If you’ve ever wondered how to best respond to those neighbors “outside” the church, listen to these four simple but truth-filled words to help you respond with glasses of grace:
Sweet friends, when was the last time you shared a meal with a non-churched neighbor?
Remember, we can accept others as a person—a dearly loved, created in the image of our Holy God person—without accepting their lifestyle or their choices. It is possible.
It’s time we put down our shaming sticks and put on our glasses of grace.
Let’s remind our neighbors and that woman in the mirror too, that: God is for you!
Cue the confetti. 🙂
With nearly 20 years of ministry experience, Cindy is a popular women’s speaker, author, and Bible teacher. But don’t let her cheerful smile fool you—Cindy has endured single parenting, overcome bondage to addiction, and survived tragic loss. Cindy lives in Michigan with her husband and their four kids. Most days you can find Cindy walking her beagle Rocky, attending one of her boys’ hockey games, or serving hot lunch at her kids’ school.
Live Full Walk Free: Set Apart in a Sin-Soaked World is a six-chapter journey through 1 Corinthians. A six-session DVD is also available providing additional teaching from Cindy to enhance your study. For a FREE chapter of Live Full Walk Free, a set of A-Z scripture cards, and other resources, visit Cindy’s blog here: http://www.cindybultema.com/live-full-walk-free/.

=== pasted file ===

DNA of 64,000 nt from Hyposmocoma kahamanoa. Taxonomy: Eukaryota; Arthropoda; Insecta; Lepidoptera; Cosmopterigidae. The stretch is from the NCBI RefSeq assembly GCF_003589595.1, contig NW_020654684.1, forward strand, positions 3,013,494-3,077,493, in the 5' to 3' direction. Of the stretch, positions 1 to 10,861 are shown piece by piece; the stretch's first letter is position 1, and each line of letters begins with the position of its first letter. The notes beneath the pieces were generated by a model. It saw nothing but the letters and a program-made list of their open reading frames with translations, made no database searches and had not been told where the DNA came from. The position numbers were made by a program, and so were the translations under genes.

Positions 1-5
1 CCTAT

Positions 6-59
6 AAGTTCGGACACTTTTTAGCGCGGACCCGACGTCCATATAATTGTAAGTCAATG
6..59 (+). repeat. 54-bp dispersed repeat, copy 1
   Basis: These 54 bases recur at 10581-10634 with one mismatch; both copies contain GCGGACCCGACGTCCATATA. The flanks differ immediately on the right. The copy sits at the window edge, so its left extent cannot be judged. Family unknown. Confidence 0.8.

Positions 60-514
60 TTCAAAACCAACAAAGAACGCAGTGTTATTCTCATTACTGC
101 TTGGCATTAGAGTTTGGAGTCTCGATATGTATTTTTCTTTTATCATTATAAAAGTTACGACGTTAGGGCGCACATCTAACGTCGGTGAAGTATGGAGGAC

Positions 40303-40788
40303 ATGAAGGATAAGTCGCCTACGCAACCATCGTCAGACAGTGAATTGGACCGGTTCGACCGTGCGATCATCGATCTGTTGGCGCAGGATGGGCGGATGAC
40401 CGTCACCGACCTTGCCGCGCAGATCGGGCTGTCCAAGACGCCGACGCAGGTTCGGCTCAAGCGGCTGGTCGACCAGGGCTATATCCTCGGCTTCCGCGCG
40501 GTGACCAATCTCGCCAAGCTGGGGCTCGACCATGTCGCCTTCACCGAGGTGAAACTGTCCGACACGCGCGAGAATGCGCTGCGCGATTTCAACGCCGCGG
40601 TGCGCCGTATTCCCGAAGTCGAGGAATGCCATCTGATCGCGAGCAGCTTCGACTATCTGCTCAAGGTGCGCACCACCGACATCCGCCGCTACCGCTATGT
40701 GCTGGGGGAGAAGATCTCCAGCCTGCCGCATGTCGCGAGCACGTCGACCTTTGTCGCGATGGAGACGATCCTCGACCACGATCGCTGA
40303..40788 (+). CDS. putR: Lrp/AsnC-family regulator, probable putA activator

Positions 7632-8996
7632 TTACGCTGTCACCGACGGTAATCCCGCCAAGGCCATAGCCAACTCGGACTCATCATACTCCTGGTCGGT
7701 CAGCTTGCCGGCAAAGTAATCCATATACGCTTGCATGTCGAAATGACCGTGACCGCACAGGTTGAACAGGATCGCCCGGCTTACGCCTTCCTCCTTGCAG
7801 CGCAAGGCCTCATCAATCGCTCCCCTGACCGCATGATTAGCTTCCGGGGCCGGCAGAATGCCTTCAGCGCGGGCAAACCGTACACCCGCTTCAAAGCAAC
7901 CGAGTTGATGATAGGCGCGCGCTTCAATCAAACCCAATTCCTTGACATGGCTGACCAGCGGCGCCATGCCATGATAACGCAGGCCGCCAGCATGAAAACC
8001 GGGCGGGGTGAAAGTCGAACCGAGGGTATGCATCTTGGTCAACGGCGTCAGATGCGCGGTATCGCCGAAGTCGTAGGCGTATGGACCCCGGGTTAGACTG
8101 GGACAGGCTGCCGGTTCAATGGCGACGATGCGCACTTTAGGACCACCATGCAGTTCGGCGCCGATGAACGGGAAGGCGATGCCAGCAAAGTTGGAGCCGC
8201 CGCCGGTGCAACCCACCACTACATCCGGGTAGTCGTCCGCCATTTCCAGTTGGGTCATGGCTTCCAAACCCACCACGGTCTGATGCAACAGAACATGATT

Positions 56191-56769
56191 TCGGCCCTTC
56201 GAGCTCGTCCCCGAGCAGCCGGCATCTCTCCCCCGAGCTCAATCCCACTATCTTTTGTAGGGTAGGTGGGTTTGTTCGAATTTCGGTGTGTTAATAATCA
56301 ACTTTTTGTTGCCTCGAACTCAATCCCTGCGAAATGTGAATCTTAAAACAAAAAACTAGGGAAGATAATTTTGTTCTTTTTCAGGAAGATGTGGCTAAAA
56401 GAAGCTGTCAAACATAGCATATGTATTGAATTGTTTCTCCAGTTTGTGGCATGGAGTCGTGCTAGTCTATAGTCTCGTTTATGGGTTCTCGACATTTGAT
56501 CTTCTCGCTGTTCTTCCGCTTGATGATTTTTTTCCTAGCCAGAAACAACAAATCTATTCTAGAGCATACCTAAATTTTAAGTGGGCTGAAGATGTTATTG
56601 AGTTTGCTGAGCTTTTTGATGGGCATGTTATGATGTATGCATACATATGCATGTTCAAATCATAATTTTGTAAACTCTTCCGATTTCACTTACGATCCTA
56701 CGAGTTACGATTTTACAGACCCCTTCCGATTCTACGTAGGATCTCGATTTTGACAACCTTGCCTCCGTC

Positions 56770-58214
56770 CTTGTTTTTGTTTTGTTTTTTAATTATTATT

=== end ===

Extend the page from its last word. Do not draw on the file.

Just moved and we made pans of homemade cinnamon rolls to take to all our new neighbors around us to introduce ourselves and say hi.
One of my neighbors has a son that wears full makeup which surprised me when I reached out to shake his hand. Instantly, I told myself, God loves this young man and I should too. Treat him no differently. I have really struggled internally with how I think and replacing it with what the Bible says. Flesh struggles with God’s ways as we surrender and grow in becoming like Christ by loving like Him.
Hello, Donna—congratulations, you have been chosen to receive a free copy of “Live Full, Walk Free” by Cindy Bultema!
Please contact me with your mailing address.
I was very touched by your desire to replace your emotions with God’s truth when dealing with your neighbor. I hope I could quickly respond as graciously as you did. I pray Cindy’s book is a blessing to you!
Start a new job and one of the people I will be working close is gay. Trying to remember to walk in love of Father and pray for them.
Thank you for hosting Cindy on the blog! I have been blessed to hear her at a couple of women’s retreats and her teaching is clear and convicting-and most of all gentle and loving.
Live Full Walk Free is a book that brings her character of pointing to God right into your lap as you read.